Kyoto, Japan -- Who in genomics hasn't heard about CRISPR/Cas9?
In the five years since the gene-targeting and editing tool was developed, it has effectively revolutionized the field of biology with its cut-and-paste simplicity.
But CRISPR has its problems: the efficiency of gene editing remains relatively low due to a high rate of inaccurate edits.
In order to improve CRISPR's applicability, a Kyoto University team has used yeast to develop a genome-wide base-editing technology which they have successfully shown to improve editing accuracy. Their research on this new "CRISPR Nickase system" appeared recently in Scientific Reports.
The new system relies on two components, a guide RNA -- 'gRNA' -- and the Cas9 nickase. The gRNA first targets a specific location of the genome, which the nickase then detects and cuts.
"When editing the yeast genome, we found frequent inaccuracies in DNA regions outside of the gRNA target," explains Atsushi Satomura, first author of the study. "As a workaround, we employed the Cas9 nickase, a variant of Cas9 which only cuts one strand of the DNA double helix."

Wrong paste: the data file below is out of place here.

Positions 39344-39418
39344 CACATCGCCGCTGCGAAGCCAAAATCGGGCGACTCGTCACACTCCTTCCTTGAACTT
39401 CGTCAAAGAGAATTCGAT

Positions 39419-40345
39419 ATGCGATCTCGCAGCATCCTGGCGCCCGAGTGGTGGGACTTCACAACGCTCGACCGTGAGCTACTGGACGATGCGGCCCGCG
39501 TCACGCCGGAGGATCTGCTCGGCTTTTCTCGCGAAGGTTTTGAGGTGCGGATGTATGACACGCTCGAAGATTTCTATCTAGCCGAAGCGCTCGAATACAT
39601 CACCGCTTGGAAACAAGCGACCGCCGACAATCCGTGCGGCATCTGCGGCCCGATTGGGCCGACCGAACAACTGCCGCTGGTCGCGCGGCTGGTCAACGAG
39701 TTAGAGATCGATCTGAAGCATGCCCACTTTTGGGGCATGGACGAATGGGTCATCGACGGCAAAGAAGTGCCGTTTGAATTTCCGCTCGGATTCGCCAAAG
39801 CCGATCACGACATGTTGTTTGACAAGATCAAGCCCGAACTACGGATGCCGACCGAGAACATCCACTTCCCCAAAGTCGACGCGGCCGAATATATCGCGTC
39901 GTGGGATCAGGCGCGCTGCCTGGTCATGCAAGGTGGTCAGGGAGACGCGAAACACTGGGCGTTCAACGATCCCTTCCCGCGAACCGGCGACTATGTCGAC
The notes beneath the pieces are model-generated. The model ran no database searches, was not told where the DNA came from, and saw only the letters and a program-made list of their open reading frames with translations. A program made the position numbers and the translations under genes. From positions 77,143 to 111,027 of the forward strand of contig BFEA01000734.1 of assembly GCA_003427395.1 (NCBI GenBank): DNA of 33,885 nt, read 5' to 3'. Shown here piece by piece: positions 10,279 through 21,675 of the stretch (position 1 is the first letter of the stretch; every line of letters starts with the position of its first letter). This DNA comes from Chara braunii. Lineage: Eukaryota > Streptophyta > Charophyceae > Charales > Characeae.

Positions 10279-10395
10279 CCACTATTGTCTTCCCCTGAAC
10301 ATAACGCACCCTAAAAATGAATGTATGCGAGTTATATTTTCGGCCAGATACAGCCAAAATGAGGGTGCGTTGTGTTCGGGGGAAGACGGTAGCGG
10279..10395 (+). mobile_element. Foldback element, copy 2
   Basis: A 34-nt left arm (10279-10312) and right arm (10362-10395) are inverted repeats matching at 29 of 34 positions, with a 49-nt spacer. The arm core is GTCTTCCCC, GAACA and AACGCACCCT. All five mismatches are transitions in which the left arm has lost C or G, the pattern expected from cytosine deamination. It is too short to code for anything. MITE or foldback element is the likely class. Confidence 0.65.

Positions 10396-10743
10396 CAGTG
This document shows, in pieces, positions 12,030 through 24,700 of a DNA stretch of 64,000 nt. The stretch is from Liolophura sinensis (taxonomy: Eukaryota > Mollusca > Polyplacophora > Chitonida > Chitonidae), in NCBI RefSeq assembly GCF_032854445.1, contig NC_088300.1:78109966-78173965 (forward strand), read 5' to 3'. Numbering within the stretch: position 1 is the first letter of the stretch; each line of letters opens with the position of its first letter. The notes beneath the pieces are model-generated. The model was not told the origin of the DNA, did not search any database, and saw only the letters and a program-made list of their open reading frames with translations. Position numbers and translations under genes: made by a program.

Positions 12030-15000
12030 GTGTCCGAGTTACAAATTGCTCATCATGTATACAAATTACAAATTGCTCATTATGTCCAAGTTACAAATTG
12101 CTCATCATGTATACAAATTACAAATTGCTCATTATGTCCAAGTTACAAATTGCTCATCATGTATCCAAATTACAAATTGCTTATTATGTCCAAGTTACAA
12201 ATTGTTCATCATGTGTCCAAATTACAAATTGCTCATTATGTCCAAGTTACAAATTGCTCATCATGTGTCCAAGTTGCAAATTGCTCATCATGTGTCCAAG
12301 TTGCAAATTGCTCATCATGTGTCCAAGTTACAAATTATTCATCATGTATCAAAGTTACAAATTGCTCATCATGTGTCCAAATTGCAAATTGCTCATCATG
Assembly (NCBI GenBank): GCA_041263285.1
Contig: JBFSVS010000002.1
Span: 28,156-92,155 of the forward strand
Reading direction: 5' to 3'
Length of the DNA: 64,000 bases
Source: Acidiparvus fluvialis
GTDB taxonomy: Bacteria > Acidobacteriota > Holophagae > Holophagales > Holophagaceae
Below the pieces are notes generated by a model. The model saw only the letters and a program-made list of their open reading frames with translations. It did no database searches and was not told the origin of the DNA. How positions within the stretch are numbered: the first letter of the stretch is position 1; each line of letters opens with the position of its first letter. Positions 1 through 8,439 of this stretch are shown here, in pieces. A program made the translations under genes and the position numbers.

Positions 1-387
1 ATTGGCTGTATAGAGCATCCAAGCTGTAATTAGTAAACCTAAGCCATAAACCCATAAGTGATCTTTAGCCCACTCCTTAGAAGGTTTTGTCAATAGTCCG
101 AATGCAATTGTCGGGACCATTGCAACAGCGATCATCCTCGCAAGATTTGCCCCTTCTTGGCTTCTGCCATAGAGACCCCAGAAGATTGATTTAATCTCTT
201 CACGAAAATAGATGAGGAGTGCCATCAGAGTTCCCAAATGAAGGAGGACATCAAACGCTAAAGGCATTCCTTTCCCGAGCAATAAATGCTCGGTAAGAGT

By "nicking" the DNA instead of fully cutting both strands, the team found that the rate of inaccurate mutations was dramatically reduced.
"We applied this system with a method called 'yeast gap repair cloning', or GRC, to streamline the generation of yeast mutants," continues Satomura. "This is considerably faster than before. Previous methods required a complex procedure that took nearly two weeks."
Combining the nickase system and GRC shortened that time to five days.
"In theory, we can now accurately edit 97.2% of the bases in the yeast genome," concludes team leader Mitsuyoshi Ueda. "We hope our new system will be a robust tool that overcomes CRISPR's limitations, not only for yeast genomics but in other animal systems as well."
The paper "Precise genome-wide base editing by the CRISPR Nickase system in yeast" appeared 18 May 2017 in the Scientific Reports, with doi: 10.1038/s41598-017-02013-7
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